2.3. Calling Methods Without Parameters

Methods are a set of instructions that define behaviors for all objects of a class. For example, in the Turtle class, methods like forward() and turnRight() give Turtle objects the ability to move forward and turn 90 degrees right.

To use an object’s method, you must use the object name and the dot (.) operator followed by the method name, for example, yertle.forward(); calls yertle’s forward method to move a turtle object forward 100 pixels. These are called object methods or non-static methods. The main method is a static method or class method which means that it doesn’t need to be called on an object of a class. An object method or non-static method method must be called on an object of the class that the method is defined in. Object methods work with the attributes of the object, such as the direction the turtle is heading or its position.

Every method call is followed by parentheses. The parentheses () after method names are there in case you need to give the method parameters (data) to do its job, which we will see in the next lesson. You must always include the parentheses after the method name.

Note

object.method(); is used to call an object’s method.

exercise Check Your Understanding: Mixed-up Code

        2-3-1: The following code uses a turtle to draw the digital number 7, but the lines are mixed up.  Drag the code blocks to the right and put them in the correct order to first draw the line going up (towards the top of the page) and then turn and draw a line to the left to make a 7. Remember that the turtle is facing the top of the page when it is first created. Click on the "Check Me" button to check your solution. 

public class DrawL { --- public static void main(String[] args) { --- World world = new World(300,300); --- Turtle yertle = new Turtle(world); --- yertle.forward(); --- yertle.turnLeft(); yertle.forward(); --- world.show(true); --- } // end main --- } // end class

coding exercise Coding Exercise:

After you put the mixed up code in order above, type in the same code below to make the turtle draw a 7. (If the code below does not work for you, you can also use the Turtle code at this repl.it link (refresh page after forking and if it gets stuck) or download the files here to use in your own IDE.)

coding exercise Coding Exercise:

Can you make yertle draw the digital number 8, as 2 squares on top of each other?

2.3.1. Procedural Abstraction

Procedural abstraction allows a programmer to use a method and not worry about the details of how it exactly works. For example, we know that if we hit the brakes, the car will stop, and we can still use the brakes even if we don’t really know how they work.

You will learn to write your own methods in Unit 5. In this Unit, you should be able to use methods already written for you and figure out what they do. When we use methods for a class in a library, we can look up the method signature in its documentation to see its name and parameter list (which can be empty for methods without parameters). For example, here is a Student class with a method called print(). Methods are defined after the instance variables (attributes) and constructors in a class.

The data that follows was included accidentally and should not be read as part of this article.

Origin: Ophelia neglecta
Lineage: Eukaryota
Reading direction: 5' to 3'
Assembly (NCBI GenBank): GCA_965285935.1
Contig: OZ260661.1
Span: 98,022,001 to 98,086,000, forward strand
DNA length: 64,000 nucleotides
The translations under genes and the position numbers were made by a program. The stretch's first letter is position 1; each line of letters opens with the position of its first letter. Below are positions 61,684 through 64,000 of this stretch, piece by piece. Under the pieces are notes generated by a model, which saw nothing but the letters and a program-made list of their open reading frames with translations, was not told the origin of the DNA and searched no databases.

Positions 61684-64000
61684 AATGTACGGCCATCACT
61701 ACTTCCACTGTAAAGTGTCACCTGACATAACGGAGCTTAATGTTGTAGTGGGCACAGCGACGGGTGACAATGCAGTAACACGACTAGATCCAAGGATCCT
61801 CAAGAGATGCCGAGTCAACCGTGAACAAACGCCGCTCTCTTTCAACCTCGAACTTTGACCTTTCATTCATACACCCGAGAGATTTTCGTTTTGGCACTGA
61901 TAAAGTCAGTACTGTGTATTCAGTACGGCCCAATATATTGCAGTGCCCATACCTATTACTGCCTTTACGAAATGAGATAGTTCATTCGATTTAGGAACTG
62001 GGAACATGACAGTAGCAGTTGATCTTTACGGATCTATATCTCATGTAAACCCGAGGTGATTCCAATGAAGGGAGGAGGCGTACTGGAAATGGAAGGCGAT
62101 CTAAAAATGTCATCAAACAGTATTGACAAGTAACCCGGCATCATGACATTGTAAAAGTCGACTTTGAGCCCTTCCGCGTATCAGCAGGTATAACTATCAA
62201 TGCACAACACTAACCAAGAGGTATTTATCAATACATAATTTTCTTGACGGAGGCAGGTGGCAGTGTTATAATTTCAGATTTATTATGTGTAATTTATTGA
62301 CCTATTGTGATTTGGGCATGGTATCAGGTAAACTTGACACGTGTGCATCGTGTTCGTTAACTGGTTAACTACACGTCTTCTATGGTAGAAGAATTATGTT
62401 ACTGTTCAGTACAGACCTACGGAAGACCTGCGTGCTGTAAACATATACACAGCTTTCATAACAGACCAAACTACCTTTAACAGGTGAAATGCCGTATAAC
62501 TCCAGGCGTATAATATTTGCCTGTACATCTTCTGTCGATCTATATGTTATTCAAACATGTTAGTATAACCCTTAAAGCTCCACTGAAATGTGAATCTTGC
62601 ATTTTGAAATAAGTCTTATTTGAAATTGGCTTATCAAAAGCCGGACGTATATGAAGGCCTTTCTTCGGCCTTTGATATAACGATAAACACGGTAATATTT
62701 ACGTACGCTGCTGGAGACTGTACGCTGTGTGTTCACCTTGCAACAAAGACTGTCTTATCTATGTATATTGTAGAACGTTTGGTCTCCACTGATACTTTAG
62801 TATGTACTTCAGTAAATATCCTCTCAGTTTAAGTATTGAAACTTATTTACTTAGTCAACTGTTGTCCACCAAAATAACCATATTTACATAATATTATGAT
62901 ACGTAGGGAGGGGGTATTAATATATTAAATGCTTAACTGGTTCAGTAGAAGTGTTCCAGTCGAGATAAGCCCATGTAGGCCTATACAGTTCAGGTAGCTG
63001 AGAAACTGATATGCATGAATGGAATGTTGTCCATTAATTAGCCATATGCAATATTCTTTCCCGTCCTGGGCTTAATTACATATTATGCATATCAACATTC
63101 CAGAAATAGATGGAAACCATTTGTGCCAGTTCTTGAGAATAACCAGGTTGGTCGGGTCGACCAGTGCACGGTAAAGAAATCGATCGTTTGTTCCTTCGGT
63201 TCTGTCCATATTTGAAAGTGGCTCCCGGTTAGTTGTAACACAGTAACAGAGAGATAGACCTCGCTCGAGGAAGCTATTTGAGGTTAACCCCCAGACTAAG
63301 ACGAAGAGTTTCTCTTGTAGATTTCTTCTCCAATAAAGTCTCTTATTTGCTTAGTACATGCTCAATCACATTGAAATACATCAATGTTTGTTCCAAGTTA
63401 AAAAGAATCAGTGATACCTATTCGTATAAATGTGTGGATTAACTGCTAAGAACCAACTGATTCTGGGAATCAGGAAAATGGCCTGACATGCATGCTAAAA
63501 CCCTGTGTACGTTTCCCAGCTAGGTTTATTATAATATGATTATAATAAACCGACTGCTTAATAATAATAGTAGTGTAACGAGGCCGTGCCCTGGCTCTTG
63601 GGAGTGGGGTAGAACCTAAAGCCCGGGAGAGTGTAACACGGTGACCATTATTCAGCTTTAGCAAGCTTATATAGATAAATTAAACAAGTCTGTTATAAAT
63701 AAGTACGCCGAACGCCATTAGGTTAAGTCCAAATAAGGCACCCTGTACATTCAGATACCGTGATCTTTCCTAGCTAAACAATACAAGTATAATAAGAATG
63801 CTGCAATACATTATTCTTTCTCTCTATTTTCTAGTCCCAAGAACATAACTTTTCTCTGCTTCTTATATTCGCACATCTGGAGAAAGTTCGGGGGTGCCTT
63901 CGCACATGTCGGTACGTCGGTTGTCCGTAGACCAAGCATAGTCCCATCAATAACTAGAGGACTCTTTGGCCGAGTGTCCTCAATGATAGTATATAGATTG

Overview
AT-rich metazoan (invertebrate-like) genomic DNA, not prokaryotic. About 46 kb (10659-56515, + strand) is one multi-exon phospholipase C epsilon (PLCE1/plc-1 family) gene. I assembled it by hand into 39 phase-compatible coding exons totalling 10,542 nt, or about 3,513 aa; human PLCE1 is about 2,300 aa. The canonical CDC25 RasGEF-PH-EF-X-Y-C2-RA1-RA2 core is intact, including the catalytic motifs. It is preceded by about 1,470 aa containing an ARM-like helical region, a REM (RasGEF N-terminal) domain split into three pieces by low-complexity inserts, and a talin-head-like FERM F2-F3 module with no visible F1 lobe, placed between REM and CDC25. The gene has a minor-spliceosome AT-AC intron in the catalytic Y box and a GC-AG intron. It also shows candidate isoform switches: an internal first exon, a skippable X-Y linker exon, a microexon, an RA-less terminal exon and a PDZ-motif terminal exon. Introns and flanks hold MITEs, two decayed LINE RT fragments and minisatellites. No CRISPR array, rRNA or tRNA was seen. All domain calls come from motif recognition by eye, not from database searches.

A Student class showing instance variables, constructors, and methods

Figure 1: A Student class showing instance variables, constructors, and methods

exercise Check Your Understanding

2-3-2: Click on the methods headers (signatures) in the following class. Do not click on the constructors.Methods follow the constructors. The method header is the first line of a method.
public class Student {

    private String name;
    private String email;

    public Student(String initName, String intEmail) 
    {
        name = initName;
        email = initEmail;
     }

     public String getName() 
     {
        return name;
     }

     public void print() 
     {
        System.out.println(name + ":" + email);
     }
}

This Java visualization shows how a song can be divided up into methods. Click on visualize and then the forward button to step through the code. When we call a method or a constructor, this makes the program execute the code in that method before continuing on with the next sequential line of code. Once the last statement in the method has executed, flow of control is returned to the point immediately following where the method was called. This example also demonstrates that there are two different ways to call methods. Methods inside the same class can call each other using just methodName(), but to call methods in another class or from a main method, you must first create an object of that class and then call its methods using object.methodName(). Execution in Java always begins in the main method in the current class (the one that was passed to Java to execute).

exercise Check your understanding

    2-3-3: What does the following code print out?

      public class Song {
    
        public void print() {
            System.out.print("I like to ");
            eat();
            eat();
            eat();
            fruit();
        }
        public void fruit()
        {
            System.out.println("apples and bananas!");
        }
    
        public void eat() {
           System.out.print("eat ");
        }
        public static void main(String[] args) {
           Song s = new Song();
           s.print();
        }
    }
    
  • I like to eat eat eat.
  • Try tracing through the print method and see what happens when it calls the other methods.
  • I like to eat eat eat fruit.
  • There is a fruit() method but it does not print out the word fruit.
  • I like to apples and bananas eat.
  • The order things are printed out depends on the order in which they are called from the print method.
  • I like to eat eat eat apples and bananas!
  • Yes, the print method calls the eat method 3 times and then the fruit method to print this.